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Page Editor: Emily Lawson, 754-0424 LAKE CITY REPORTER LOCAL TUESDAY, AUGUST 19, 2014 3A ATTENTION PARENTS Don’t Be The Last To Sign Up For School VPK Still Available Green Gable Learning TreeGwen LK755-7677Free afterschool childcare for VPK students when signing up. Jay Poole, AAMSFinancial Advisor846 S W Baya DriveLake City FL 32025386-752-3545www.edwardjones.com By EMILY BUCHANANebuchanan@lakecityreporter.com Local and state officials, includ ing Florida Attorney General Pam Bondi, Florida Commissioner of Agriculture Adam Putnam, Florida Financial Chief Financial Officer Jeff Atwater, as well as Congressman Ted Yoho, are expected to attend the last major political rally of the season at 6:30 p.m. at the Columbia County Fairgrounds. “State officials are coming because they recognize what the Republican Party is providing for the citizens of Columbia County,” said Buddy Hines, chairman of the Columbia County Republican Executive Committee. This is the fourth political rally that the committee has held this season. Hines said many residents from across the county attend these rallies in order to learn where the candidates stand on the issues. “We’re expecting a large crowd with about 500 to 600 people to attend,” Hines said. “Normally, after the rally is over, candidates will stay after and talk to residents and answer any questions they might have. This lets residents have the opportunity to socialize with candidates that they might vote for.” There will also be an old-fash ioned cake auction at the political rally, Hines said. The cakes have been provided by volunteer efforts and will be auctioned off towards the end of the event. “The cakes are made in support of the local candidates. And in the end, the candidates are typically the ones who buy the cakes,” Hines said. The political rally is hosted by the Columbia County Republican Executive Committee and is free to attend and open to the public. State officials will join political forum tonight Final Republican rally before primary voting. By EMILY BUCHANANebuchanan@lakecityreporter.com Nine cars were involved in two separate chain reaction collisions on Monday while head ing to Fort White High School. One student was sent to Lake City Medical Center with minor inju ries, according to a report from the Florida Highway Patrol. Before the first day of school Monday, several students were attending a back-to-school senior breakfast at a private res idence on Herlong Street. The report said when the students left the residence and drove south toward FWHS on State Road 47, one car traveled back into the northbound lane and began to pass a long line of traffic. As the car traveled back into southbound lane, it abruptly stopped and made a left turn into the Fort White voting precinct parking lot, the report said. After the car veered into the parking lot, the second, third and fourth cars came to a stop while the fifth car was unable to slow resulting in the first chain reaction crash and minor injuries to the driver of the fourth car, Alejandro Vazquez. A second collision occurred north of the ini tial crash with four differ ent vehicles involved. The second, third and fourth cars had stopped due to other traffic. The report said the first car then rear-ended the second vehicle, which resulted in the second chain reaction collision. Troop B spokesperson Sgt. Tracy Hisler-Place said she was pleased that every student involved in the crash was wear ing their safety belt and there was only one minor injury. Three of the drivers involved in the crash have been cited for careless driving, according to the report. Council accepts $7M ingrants COURTESY PHOTOSSheila Walker, a Florida Highway Patrol trooper, examines the dam age to one of the cars involved in the nine-car pile up near Fort White High School Monday as parents of the students involved look on. By EMILY BUCHANANebuchanan@lakecityreporter.com A retired pastor at First Baptist Church of Lake City of 23 years, a husband of 45 years and an inspi ration of a lifetime, passed away from pancreatic cancer at the age 70 Monday morning. While family and friends gath ered to share stories of their beloved pastor, Reverend Robert Davis, they all shared one thing in common: They all said they could tell endless stories of joy and love he brought to others for days. Pat Davis, the wife of Reverend Davis, said they moved to Lake City in 1977 where he preached at First Baptist for 23 years. They moved to Jacksonville where he contin ued his ministries for 11 more years until he retired from the church in 2000 when he became ill with cancer. “He loved the Lord, he loved the church and he loved his peo ple,” Pat Davis said. “He liked to see people’s lives turn around for the better and the church was our family.” While Reverend Davis was deeply involved in his ministries, his wife said he was also very active within the community. Reverend Davis was a retired veteran from the National Guard, coached baseball and basketball on local club teams, served on the church council and was a die-hard Gator fan. “He was truly a pillar to the community,” said Steven Khachigan, a long-time friend of Reverend Davis. He said Reverend Davis had watched him grow since he was a young child. Khachigan said he had known him from the time he was baptized at six years old, to the time when he performed his wedding a few months ago. “He was more than just a preacher — he was a pastor,” Khachigan said. “And I had the privilege of visiting him in hospice before he passed this morning,” he said Monday. Reverend Robert Bass is the current pastor at First Baptist and said Reverend Davis’ care for people and the word of God was unmistakable. Reverend Bass said Reverend Davis held a ser vice at First Baptist a few months ago for the first time in years. He said peo ple came from as far away as Elba, Alabama to hear him preach. “The way he did his ministries was remarkable,” Reverend Bass said. “People have been impacted by his work through the Lord. He was a humble, loving man, and he touched everyone spiritually that came in contact with him.” Reverend Davis is preceded in death by his son Jeff Davis who was killed in the line of duty in 2002 while serving as a deputy for the Columbia County Sheriff’s Office. Friends, family remember late Reverend Robert Davis Davis, 70, passed on early Monday from pancreatic cancer. Davis Bondi 9-car pileup on first day of school ‘He loved the Lord, he loved the church and he loved his people.’ — Pat Davis, wife of the late Revered Robert Davis A car with a shattered windshield and the word ‘Senior’ painted on the driver’s window is seen on the side of State Road 47 following the pile up. A car damaged in the Monday morning pile up on State Road 47 is seen with its hood up. One student treated for minor injuries. By TONY BRITTtbritt@lakecityreporter.com City officials signed and approved more than $7 mil lion worth of grant paper work Monday night for improvements at Lake City Gateway Airport. During Monday night’s city council meeting, coun cil members unanimously voted in favor of accepting a $6,362,693 FAA grant, as well as a $706,966 Florida Department of Transportation grant for widening and extening a taxiway at the airport. Wendell Johnson, city manager, said it’s his under standing that with the con tribution from FDOT, the city won’t have to pay any thing toward the project. “The portion of money from the DOT does include amounts of money the city would be released from,” he said. “It appears that we’re not going to have to match the five percent for this par ticular grant.” City officials were facing an Aug. 25 deadline to have the documentation back to the appropriate offices to receive the grant funding. “The deadline was Aug. 25 so we had no choice but to ‘walk in on’ [the agenda] tonight (Monday) for action by the council,” Johnson said. The funds will be used for widening and extending the taxiway, as well as drain age improvements. Taxiway ‘A’ (Alpha) is slated for the rehabilitation work. The taxiway will be extended to 8,003 feet and the taxi way’s width will be extend ed 50-feet. The taxiway is currently 35 feet in width. A taxiway provides access for aircraft from an active runway to the terminal area or from the terminal area to the runway for departure or arrival. It’s a means of transi tioning from the active run way for arrival or departure. Johnson said he is uncer tain when the city will have the funds in hand to begin construction work. “As soon as they (FAA) get the grant back before Aug. 25, the design process will start,” he said. “Fasserro and Associates is our engineer of record for this project and they will move expeditiously on this and hopefully we’ll start construction sometime during fiscal year 2015.” In other business, the council: Q Gave two vehicles the city declared as surplus to the humane society; Q Approved the purchase of a tract of land for $64,700; and Q Wrote off 855 non-col lectible utility accounts totaling $169,180.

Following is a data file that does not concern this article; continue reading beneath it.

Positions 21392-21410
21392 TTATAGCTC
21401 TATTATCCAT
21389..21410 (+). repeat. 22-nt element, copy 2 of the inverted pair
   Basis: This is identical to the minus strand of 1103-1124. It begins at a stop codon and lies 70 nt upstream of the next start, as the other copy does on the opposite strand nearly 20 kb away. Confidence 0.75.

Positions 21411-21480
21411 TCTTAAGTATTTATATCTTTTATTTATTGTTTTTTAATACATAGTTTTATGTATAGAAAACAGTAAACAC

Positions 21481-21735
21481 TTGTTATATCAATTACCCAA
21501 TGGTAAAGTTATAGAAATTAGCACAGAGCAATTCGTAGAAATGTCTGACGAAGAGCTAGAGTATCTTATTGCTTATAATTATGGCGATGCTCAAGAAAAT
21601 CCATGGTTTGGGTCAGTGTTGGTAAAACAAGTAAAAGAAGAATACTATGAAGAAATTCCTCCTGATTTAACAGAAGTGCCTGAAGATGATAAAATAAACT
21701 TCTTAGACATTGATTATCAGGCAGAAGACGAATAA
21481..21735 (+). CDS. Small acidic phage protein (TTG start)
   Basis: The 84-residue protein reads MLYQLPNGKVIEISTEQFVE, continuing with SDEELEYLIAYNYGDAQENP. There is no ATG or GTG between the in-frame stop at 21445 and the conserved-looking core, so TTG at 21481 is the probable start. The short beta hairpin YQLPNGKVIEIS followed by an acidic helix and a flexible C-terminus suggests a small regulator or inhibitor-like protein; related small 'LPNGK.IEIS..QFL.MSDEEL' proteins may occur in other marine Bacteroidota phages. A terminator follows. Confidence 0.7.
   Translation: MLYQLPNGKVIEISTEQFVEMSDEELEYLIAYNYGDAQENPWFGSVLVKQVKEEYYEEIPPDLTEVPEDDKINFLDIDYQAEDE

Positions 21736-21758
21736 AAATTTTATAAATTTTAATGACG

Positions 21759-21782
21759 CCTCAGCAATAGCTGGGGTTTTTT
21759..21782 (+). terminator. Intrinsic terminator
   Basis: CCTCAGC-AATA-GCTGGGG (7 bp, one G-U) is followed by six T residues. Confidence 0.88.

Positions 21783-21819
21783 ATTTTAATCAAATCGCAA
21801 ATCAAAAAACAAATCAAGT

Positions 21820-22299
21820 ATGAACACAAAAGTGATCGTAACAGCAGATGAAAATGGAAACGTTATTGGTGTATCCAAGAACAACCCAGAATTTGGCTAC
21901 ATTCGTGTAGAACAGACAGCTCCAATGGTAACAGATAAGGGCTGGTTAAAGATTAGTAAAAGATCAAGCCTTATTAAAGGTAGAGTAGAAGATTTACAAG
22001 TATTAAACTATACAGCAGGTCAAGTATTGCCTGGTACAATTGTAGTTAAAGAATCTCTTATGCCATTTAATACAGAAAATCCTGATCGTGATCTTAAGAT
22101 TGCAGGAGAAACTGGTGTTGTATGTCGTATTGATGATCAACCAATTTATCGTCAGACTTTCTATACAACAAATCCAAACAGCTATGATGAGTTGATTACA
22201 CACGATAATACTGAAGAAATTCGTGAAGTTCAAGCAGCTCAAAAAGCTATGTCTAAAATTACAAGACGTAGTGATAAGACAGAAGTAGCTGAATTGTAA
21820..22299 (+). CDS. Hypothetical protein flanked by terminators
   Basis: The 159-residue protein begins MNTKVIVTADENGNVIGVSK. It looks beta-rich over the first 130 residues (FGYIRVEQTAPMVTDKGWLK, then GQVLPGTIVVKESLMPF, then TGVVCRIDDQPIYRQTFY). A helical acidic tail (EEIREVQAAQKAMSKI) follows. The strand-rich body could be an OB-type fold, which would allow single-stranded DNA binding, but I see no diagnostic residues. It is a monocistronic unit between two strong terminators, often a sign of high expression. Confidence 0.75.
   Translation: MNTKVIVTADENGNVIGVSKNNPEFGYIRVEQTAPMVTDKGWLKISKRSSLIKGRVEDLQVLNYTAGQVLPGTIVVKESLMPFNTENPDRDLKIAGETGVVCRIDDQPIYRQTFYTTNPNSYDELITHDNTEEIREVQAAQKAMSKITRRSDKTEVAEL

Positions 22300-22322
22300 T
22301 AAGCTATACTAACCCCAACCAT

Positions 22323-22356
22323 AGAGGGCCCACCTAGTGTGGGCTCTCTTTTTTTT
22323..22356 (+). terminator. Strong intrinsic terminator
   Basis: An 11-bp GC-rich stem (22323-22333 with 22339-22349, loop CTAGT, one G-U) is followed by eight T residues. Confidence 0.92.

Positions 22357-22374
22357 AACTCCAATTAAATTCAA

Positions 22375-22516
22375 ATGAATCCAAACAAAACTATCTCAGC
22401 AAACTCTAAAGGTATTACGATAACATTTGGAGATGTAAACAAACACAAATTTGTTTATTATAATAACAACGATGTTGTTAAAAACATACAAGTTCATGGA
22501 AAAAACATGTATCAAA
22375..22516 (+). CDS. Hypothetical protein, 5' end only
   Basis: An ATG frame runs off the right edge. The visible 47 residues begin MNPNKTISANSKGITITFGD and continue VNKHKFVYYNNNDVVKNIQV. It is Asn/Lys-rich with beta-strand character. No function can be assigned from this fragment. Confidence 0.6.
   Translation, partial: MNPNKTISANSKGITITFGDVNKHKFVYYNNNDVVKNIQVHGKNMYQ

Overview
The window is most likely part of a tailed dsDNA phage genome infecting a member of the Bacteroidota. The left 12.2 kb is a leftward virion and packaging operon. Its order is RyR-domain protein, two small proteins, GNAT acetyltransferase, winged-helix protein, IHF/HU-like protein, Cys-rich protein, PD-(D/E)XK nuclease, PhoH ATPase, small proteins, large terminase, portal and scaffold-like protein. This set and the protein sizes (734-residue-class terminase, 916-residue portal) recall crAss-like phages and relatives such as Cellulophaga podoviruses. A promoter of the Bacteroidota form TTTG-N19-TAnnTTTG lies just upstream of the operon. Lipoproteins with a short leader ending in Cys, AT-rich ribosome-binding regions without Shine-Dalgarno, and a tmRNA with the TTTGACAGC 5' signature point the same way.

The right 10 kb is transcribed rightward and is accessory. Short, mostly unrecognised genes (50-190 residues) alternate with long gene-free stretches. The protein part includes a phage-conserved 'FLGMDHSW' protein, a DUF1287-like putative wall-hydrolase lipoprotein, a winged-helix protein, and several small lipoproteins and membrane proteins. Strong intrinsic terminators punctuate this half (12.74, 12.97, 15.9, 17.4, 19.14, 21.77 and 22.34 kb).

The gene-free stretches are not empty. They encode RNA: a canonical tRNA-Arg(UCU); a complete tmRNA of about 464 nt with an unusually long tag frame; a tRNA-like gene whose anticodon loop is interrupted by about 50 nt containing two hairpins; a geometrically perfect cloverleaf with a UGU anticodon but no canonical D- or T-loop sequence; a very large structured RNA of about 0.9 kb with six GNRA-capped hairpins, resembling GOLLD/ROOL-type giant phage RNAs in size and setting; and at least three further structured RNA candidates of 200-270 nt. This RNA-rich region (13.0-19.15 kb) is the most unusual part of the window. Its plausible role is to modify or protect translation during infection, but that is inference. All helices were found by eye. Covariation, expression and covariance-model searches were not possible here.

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C onvert to Islam, pay a reli-gious levy or die. Those are the conditions offered to Christians and other religious minorities in north-ern Iraq by members of the Islamic State of Iraq and the Levant. Since the Islamic State (formerly called ISIL and ISIS), a Sunni extremist group that has overrun vast swaths of the republic and declared a new caliphate, began its march from Syria toward Baghdad several months ago, most of the estimated 200,000 Christians who remained in the country have taken the only other option available and fled. In so doing, they have left the ancient city of Mosul bereft of its ancient Christian communities for the first time in nearly two millen-nia. In the U.S., our debate over religious freedom is largely a mat-ter for litigation and punditry. We worry that inclusion of the words “under God” in our voluntary Pledge of Allegiance is oppressive to nonbelievers. We fight over what role closely held corporations like Hobby Lobby should be forced to play in providing specific types of contraception for employees. Those arguments are not insignificant and implicate legitimate matters of con-science. But not even in our darkest nightmares could we imagine the kind of barbarism that is reportedly occur-ring in Iraq — beheadings, kidnap-pings, rapes, crucifixions and other atrocities inflicted on men, women and children, unrestrained cruelty simply for adhering to one’s chosen faith. Yet until last week, when President Barack Obama belatedly ordered targeted airstrikes on Islamic State strongholds as well as humanitarian aid for religious and ethnic refugees, many of whom have fled to Iraq’s semiautonomous Kurdish region, the U.S. has been mostly silent on the nascent geno-cide that seeks to rid the world of one of its oldest Christian communi-ties. As USA Today columnist Kirsten Powers points out, it was nearly two months after Mosul fell to the Islamic State that the administra-tion finally condemned the assault on religious minorities. “An Iraqi Christian leader lamented to me that his people would have to con-vert to get the administration’s attention,” she wrote. Even Pope Francis, a paragon of peace and pacifism, appeared more hawkish than the president. A strongly worded statement from the Vatican implored Muslim leaders to upbraid the actions of the Islamic State: “All must be unanimous in condemning unequivocally these crimes and in denouncing the use of religion to justify them. If not, what credibility will religions, their fol-lowers and their leaders have? What credibility can the interreligious dialogue that we have patiently pur-sued over recent years have?” It’s fair to wonder: What credibility will the U.S. have if it fails to do the same? Arguments that the U.S. bears some responsibility for the dete-riorating situation are not without merit. The U.S. invasion and later withdrawal without an agreement on the status of forces arguably pre-cipitated the current disaster. They also make our obligation to inter-vene now even stronger. Still, the sequence of events that lead to the current situation is too complex to trace directly to the U.S. invasion. As one French politi-cian wisely noted, given the broad instability of the Middle East, Arab Springs — in all their hopeful ideal-ism — typically become Islamist Autumns. And the leaves are certainly falling. The imagery of centuries-old churches now shadowed by the black flag of the Islamic State and ancient Christian archaeological structures razed into dust defies imagination. And the scenes of Iraqi Christians who have inhabited these Iraqi cities since the first century fleeing their ancestral homelands by the thousands, likely never to return, are heartbreaking. But the long-term consequences of the Islamic State’s rise to power should be equal cause for alarm. Religious scholar Mark Movsesian understandably worries, “What ISIS has done in Mosul is a worrying hint of Islamism’s possible future.” Other militant groups that espouse extreme views of Islam, from Hamas to al Qaeda, are watching not only to gauge the group’s suc-cess but also the world’s response to such unfettered destruction. Recounting his meeting with Pope Francis in March, Obama “reaffirmed (to the pontiff) that it is central to U.S. foreign policy that we protect the interests of religious minorities around the world.” Perhaps with his decision to authorize airstrikes and provide humanitarian assistance, the presi-dent will live up to his word. We can only pray. OPINION Tuesday, August 19, 2014 www.lakecityreporter.com 4A Lake City Reporter Serving Columbia County Since 1874 The Lake City Reporter is published with pride for residents of Columbia and surrounding coun-ties by Community Newspapers Inc. We believe strong newspapers build strong communities — “Newspapers get things done!” Our primary goal is to publish distinguished and profitable community-oriented newspapers. This mission will be accomplished through the teamwork of professionals dedicated to truth, integrity and hard work. Todd Wilson, Publisher Robert Bridges, Editor Emily Lawson, Associate Editor Sue Brannon, Controller Dink NeSmith, President Tom Wood, Chairman OUR OPINION LETTERS POLICY Letters to the Editor should be typed or neatly written and double spaced. Letters should not exceed 400 words and will be edited for length and libel. Letters must be signed and include the writer’s name, address and telephone number for verification. Writers can have two letters per month published. Letters and guest columns are the opinion of the writers and not necessarily that of the Lake City Reporter BY MAIL: Letters, P.O. Box 1709, Lake City, FL 32056; or drop off at 180 E. Duval St. downtown. BY FAX: (386) 752-9400. BY EMAIL: news@lakecityreporter.com S chool’s in, which means kids are out and about. Time to stop texting behind the wheel, if you haven’t already, and stay on high alert when approaching a bus stop or crosswalk. When you see kids walking or biking to or from school, be ready for anything. A sudden dash or swerve into traffic, some friendly jostling or shoving. These are kids, after all, and they aren’t worried about you. They expect you to look out for them. And you must.Here are some tips from AAA:• Watch your speed, especially in and around shcool zones; • Obey all school zone signs, signals and markings; • Always come to a complete stop, checking carefully for children on side-walks and in crosswalks before proceed-ing; • Eat meals or snacks before or after your trip, finish dressing and personal grooming at home, and avoid cell phone use by storing it someplace that is inacces-sible while driving; • Keep your eyes on the road. Children often cross the road unexpectedly, and pedestrians don’t always cross at cross-walks or intersections. The state DMV has a catchy slogan this fall, “Every child is a human caution sign.” Message received, loud and clear. Sit up and take notice: School’s in Q Associated PressSpeckles takes exception: Chickens aren’t slow learnersTODAY IN HISTORY On this date:In 1812, the USS Constitution defeated the British frigate HMS Guerriere off Nova Scotia during the War of 1812, earning the nickname “Old Ironsides.” In 1951, the owner of the St. Louis Browns, Bill Veeck, sent in 3-foot-7 Eddie Gaedel to pinch-hit in a game against Detroit. In his only major league at-bat, Gaedel walked on four pitches and was replaced at first base by a pinch-runner. In 1960, a tribunal in Moscow convicted American U2 pilot Francis Gary Powers of espionage. Although sentenced to 10 years’ imprisonment, Powers was returned to the U.S. in 1962 as part of a prisoner swap. I t’s not every day that a col-umnist gets a letter from a chicken. But I got one from Speckles, who identified herself as the Chicken in Charge at Holland House. The letter was written in response to a recent column lamenting that pet chickens are discriminated against in many parts of this coun-try. In some places, for example, local governments allow dogs to accompany their owners to restau-rants with outdoor dining areas. But they ignore people with pet chick-ens. That is discrimination. Speckles agrees. But she took exception to one claim in the col-umn. (Speckles, by the way, does not know the touch system — she hunts and pecks when she types — so she dictated her letter to Lea and Herman Thorbecke, who also live at Holland House, the Thorbeckes’ and their pets’ home in Habersham County, Ga.) “I … am a free-roaming and totally independent (politically and religiously) chicken and only take offense with one remark in your ‘Chickens Arise’ editorial. … You need to be taught that we are not slow learners,” Speckles dictated. “Not nearly as slow as some people I am acquainted with, and to my point and for your edification, I am sending you a copy of my recently published ‘Memoirs of a Barnyard Chicken.’ “I recommend that you read it carefully (aloud and with the young ones in your family as your audi-ence) and take forever note of the fact that we are more than just drumsticks and wings.” Yes, Speckles wrote her memoirs, a children’s book that’s not just for children. The book teaches life les-sons to adults, too. One common story thread that weaves through the book: You need to respect ani-mals. Speckles lives legally in the yard at Holland House, along with Chester the Poodle, Kush the Cat, and Rika and Debbie, two other chickens under her wing. A small, decorative windmill, not to mention the name of the place, hints that one of the secretaries — that would be Herman — was born in Holland. Lea was born in Israel. Fortunately, Speckles said, her secretaries do not eat chicken. “You can’t eat chickens when you have pet chickens,” Herman said. But they do eat lots of eggs, which Speckles and her friends produce graciously for the secretaries and their neighbors. Writing obviously is a favorite pastime at Holland House. The Thorbeckes also are writers. They have written two children’s books: “Do I Look Like Breakfast?” and “Where in the World Is Wipple?” Herman published two other books: “How to Fail as a Slumlord” and “So Long Europe, Hello South Africa.” Thorbecke lived in South Africa for 11 years. In fact, the Thorbeckes have lived in several places in the world, but not always with pet chickens. Now, Speckles, a Southern girl, and her friends are grateful for a nice home behind a fence. And if another book idea strikes, Speckles is ready to dictate. If the book happens to lay an egg, well, that’s something to cackle over, too. Q Mcclatchey-Tribune News Service Christians under attack in Iraq Phil Hudginsphudgins@cninewspapers.com Q Phil Hudgins is senior editor of Community Newspapers Inc.4AOPINION